That was a huge reason why I left the most recent band of mine. They all had the band ego...

    here was my prediciment
    DRUMMER: into industrial stuff with drum machines. Used a kick drum, 3 (yeah that is right three!) floor toms and 3 other toms. Everything on his kit was tuned lower than the next. On our recording, he totally took over any low end I may have had going for me. PLUS, he could never play anything with the "less is more" approach. Always had to be the center of attention in EVERY song.
    GUITAR: Mesa Boogie Dual Rectifier set up the way he set it up when he got it. More low, scooped mids and some highs. Used his amp distortion. One more person to take away lows.
    BASS: Before I gave it some thought, I had my stuff set to the SWR's suggestion settings for a cross between their rock and studio bass settings. I had some issues hearing myself even though the house shook. Why? Because the note frequencies were clashing with everything else.
    Once we recorded and I saw how much my tone blended with those drums, I was a little dissapointed. Once everything was mastered I was out of the mix! It turned out to be one of those things where if you did remove my bass track then you would definately hear less bassy guitar and a little more hollow sounding. I had to have the studio guy crank up the bass just to get it to be heard in some areas.
    After the recording, did some thought and brought up the whole "sounding good as a band" thing and said we should EQ everything and tune the drums to achieve the most impact for our songs. They basically shrugged their shoulders and kept doing what they do.

    A lot of people probably bought more expensive and more powerful gear to "TURN IT UP MORE!" and out do the frequency hogs just by being louder when they probably could have taken some time to go over their stuff and EQ everything properly. This way:
    1.) you play quieter while all being able to be heard
    2.) no need for new gear to compete with others so save cash
    3.) less volume = better ears
    4.) being able to hear everything helps to accentuate notes and maybe help one to solo or get more ideas out of the song instead of trying to pick out notes in a wall of noise...
  11. Ive found as a band we sound horrible, i look for certain things in tone, and our drummer has started doing the same, looking into very specific things (he just got a 10" x 4" snare, and it hurts its that snappy and right for the sound of the band)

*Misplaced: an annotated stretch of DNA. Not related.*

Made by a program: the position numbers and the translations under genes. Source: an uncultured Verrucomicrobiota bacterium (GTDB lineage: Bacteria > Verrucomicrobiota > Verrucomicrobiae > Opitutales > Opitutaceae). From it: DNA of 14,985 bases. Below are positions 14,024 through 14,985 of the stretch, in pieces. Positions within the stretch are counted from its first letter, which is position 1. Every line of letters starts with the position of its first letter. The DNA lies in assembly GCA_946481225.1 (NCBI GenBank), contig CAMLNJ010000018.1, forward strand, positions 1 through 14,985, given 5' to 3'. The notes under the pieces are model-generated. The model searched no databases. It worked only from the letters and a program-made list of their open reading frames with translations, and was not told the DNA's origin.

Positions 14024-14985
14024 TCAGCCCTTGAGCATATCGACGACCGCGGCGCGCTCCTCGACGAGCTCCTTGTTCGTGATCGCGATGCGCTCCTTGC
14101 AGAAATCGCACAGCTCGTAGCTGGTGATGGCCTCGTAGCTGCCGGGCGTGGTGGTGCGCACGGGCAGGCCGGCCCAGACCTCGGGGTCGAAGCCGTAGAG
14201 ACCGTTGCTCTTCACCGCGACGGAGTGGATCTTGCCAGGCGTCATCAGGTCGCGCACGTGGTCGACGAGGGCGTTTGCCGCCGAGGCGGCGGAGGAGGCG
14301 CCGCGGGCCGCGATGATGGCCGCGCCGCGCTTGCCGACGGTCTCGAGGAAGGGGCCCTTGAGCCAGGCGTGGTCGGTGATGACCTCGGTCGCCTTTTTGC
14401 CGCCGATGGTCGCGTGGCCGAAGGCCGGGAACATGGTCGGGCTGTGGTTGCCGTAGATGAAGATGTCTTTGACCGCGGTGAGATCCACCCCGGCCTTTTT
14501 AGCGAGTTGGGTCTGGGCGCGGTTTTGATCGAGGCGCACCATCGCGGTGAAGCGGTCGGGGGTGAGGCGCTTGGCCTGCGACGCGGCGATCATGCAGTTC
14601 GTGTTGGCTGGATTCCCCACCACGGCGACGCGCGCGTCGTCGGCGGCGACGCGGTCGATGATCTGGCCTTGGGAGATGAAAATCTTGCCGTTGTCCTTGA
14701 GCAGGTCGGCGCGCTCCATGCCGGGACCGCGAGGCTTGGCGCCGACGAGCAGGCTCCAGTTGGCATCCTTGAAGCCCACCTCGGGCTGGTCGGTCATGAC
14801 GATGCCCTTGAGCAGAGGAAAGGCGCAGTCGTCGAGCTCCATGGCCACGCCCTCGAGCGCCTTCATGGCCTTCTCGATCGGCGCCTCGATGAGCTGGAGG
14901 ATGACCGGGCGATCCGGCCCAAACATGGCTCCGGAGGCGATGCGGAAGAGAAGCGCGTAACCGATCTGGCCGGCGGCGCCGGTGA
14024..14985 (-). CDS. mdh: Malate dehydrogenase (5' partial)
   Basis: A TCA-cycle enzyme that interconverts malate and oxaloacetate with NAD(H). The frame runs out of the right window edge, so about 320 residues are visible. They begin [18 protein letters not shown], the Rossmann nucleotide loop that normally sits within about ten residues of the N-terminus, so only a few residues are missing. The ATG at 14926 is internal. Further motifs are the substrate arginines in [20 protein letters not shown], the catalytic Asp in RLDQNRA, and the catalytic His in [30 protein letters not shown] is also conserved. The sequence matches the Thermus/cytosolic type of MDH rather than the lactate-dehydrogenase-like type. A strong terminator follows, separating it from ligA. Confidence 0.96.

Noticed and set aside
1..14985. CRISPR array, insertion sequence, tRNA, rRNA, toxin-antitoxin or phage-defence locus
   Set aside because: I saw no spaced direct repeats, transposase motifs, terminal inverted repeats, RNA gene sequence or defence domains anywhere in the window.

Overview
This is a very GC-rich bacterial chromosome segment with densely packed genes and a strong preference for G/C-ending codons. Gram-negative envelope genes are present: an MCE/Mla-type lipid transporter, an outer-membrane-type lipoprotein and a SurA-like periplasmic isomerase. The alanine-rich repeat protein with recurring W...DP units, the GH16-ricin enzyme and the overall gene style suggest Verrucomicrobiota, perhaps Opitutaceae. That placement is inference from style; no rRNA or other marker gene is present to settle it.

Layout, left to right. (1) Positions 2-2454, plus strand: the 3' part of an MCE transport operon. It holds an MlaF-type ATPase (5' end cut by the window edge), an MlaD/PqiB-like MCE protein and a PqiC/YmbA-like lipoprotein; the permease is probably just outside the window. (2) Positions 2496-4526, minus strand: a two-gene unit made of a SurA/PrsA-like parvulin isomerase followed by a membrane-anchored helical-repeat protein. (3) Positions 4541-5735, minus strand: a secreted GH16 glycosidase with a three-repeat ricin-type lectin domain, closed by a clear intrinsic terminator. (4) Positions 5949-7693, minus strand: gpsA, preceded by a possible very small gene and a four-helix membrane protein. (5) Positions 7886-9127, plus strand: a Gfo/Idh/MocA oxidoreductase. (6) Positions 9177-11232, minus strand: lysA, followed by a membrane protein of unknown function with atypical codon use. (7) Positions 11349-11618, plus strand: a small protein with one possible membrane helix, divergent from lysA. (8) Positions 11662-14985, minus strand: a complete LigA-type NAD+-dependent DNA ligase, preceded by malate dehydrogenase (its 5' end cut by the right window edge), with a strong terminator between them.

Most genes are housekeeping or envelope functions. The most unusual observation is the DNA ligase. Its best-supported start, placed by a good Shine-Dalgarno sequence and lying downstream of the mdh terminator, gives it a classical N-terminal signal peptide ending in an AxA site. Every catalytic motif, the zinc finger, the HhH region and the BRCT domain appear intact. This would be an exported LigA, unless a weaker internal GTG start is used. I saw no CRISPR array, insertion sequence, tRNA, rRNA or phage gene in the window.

However, our guitarist is one of the few, he is of the position of an amp is an amp, that there isnt enough of a difference between tube and SS, and, he has a 100watt marshall combo (MGDFX100 IIRC), and it really doesnt sound that nice, but he isnt willing to part more money over into a newer amplifier (fair enough its his choice and all), i personally just find it annoying because it really drags down the overall sound of our band :(
  12. cosmicevan

    cosmicevan ¯\_(ツ)_/¯

    Feb 1, 2003
    New York
    ideally, you should be looking for players who compliment what you are looking for out of a band. that should include individual sound. there are tons of guitarists (and bassists) who have styles and sound similar to certain pros...especially with fx manufacturers making more usable presets in their gear.

    if you are stuck with who you play with for now...maybe have a rehearsal where you focus on getting the right band sound? a good practice doesn't necessarily need to be running song x until it is perfect. my band has some of our most productive rehearsals without even playing a note, just talking and hanging out.
  13. ric1312

    ric1312 Inactive

    Apr 16, 2006
    chicago, IL.
    I had a guitar player years back, with a half and, "effects can make everything sound better, " syndrome.

    He would sit with his half in his room about two feet away from his ear and get what he thought was a killer sound. He'd come to practice crank up, and it would sound like an amplified electric razor, or it would woof like a bass.

    But, it always sounded like crap.

    At one show he had three pedal boards, he looked like he was tap dancing, each patch sounded like a razor.

    even when we sat him down and had him adjust it to our liking with it loud and us across the room, he'd still revert back, thinking he could improve it. He had this idea in his head he could find the ultimate unique guitar tone that would just blow everyone away.

    It's just a guitar, make it sound like one, it's not going to blow anyone away all by it'self.

    Anyway, what started his problem was not adjusting at playing levels standing back from it, and not at practice to see where it sits best in the frequencies of the band.